There has recently been a distinct rise in the average acid number of fuels bunkered in Singapore, along with a number of results above the 2.50 mg KOH/g ISO 8217 limit.
Further analysis on a number of the most recent high acid number fuels has shown that although the chemical constituents vary considerably in composition and concentration, one common factor seen is the presence of high concentrations of various Resorcinol related compounds, specifically various Alkyl-benzenediols. These compounds are associated with Estonian Shale oil which may have been used as a blend component in the fuel.
In the past we have seen a link between Estonian shale oil in fuels and increased problems specifically around excessive sludge production in purifiers and filter blockages.
Shale oil is considered as “Petroleum” under ISO 8217 and therefore not considered a contaminant, however, as with any fuel there is a duty to provide a product that remains stable and homogeneous throughout storage and use.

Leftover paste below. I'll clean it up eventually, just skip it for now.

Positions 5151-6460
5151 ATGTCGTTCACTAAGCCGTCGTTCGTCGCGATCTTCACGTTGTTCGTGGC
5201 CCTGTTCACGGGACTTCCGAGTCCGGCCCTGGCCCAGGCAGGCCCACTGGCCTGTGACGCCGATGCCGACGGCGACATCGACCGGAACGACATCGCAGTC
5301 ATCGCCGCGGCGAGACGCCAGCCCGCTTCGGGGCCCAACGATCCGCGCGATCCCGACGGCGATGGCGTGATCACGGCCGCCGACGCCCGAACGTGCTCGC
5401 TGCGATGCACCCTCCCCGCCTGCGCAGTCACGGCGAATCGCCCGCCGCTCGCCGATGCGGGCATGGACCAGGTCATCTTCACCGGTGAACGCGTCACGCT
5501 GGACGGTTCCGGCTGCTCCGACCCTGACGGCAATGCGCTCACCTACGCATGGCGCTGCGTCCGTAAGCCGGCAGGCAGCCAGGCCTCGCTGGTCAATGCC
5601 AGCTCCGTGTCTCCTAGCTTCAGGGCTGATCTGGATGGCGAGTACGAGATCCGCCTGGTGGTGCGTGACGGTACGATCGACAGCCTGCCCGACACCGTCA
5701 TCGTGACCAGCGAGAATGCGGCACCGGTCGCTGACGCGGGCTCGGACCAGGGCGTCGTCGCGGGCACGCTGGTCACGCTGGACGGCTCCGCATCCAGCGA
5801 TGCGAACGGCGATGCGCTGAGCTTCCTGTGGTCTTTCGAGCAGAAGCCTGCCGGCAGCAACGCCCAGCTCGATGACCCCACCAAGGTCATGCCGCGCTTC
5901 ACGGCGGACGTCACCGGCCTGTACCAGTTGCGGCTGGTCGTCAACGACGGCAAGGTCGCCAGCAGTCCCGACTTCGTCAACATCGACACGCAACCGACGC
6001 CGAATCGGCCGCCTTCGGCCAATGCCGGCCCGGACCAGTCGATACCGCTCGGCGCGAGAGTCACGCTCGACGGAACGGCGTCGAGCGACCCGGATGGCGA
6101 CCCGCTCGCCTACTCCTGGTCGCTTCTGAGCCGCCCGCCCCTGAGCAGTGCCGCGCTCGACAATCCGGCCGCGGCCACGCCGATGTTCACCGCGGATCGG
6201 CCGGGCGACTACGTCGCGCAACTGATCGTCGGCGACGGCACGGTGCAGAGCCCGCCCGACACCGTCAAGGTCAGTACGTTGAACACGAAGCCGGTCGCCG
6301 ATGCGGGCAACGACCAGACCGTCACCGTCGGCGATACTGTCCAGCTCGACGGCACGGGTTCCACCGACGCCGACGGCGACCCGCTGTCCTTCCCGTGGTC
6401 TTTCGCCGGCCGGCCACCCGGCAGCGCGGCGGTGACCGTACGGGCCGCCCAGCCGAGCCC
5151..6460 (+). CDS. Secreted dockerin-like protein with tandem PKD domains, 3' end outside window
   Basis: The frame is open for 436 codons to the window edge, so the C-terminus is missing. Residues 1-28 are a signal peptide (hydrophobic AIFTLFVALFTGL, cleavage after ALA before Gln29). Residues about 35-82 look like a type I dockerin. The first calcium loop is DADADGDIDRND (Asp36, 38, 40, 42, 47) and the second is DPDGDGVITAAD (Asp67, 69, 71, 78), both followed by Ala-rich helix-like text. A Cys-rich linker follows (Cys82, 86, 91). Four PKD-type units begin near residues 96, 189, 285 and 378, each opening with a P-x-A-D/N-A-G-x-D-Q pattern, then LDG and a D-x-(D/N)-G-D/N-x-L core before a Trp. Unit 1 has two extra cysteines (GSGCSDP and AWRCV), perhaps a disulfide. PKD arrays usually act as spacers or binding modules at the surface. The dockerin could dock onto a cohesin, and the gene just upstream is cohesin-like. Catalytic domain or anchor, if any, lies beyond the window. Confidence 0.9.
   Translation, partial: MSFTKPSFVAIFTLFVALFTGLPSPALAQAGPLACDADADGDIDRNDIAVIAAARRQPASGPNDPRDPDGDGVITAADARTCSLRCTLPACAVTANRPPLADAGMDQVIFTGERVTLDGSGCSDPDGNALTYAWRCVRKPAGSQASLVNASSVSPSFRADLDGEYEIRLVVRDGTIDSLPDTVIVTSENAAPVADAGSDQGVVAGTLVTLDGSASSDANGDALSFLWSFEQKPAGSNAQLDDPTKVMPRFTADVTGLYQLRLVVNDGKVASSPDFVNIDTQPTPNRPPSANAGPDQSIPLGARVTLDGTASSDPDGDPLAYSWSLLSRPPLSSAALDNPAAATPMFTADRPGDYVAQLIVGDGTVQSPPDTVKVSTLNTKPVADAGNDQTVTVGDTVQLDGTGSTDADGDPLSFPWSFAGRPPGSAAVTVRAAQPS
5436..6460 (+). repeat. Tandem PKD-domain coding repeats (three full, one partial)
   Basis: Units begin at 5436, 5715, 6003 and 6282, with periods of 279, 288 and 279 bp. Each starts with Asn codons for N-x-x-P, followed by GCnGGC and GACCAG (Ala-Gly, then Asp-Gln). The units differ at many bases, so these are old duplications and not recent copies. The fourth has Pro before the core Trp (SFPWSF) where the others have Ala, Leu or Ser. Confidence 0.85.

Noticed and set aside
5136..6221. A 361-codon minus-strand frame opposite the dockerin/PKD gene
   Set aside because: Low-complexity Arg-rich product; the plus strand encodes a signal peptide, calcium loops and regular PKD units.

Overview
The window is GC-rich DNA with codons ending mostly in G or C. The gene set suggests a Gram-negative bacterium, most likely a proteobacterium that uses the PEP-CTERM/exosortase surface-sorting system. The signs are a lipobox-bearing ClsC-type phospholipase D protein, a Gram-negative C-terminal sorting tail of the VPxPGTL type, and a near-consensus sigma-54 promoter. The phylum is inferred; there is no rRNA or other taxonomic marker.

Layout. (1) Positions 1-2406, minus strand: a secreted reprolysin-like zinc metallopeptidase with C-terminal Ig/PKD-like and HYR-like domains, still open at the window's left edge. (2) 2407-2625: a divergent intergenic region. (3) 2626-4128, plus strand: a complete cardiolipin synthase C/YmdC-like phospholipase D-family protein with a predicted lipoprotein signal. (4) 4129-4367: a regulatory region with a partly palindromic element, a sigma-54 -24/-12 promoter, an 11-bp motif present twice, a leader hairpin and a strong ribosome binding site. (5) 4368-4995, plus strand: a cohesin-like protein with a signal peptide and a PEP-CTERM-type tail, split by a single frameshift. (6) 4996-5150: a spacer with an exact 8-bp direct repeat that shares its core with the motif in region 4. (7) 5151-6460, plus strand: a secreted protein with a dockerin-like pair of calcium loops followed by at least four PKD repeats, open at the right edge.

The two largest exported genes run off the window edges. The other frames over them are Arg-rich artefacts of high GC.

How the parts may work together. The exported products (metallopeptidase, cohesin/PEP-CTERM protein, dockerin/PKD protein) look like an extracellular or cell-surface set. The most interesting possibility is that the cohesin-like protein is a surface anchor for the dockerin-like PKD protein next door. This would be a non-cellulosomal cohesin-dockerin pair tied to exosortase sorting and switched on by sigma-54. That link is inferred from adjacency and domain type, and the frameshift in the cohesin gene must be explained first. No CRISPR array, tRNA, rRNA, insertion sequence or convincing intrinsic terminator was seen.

Any supplier should be able to give some information regarding the acid number of a fuel being sold and some background to the blend products used. Fuels with Estonian Shale oil should not necessarily be avoided, however extra caution should be given to the fuel stability and operational performance when in use.
This is still a situation we are looking into, and as we gain more operational feedback from vessels we may update the advice given.
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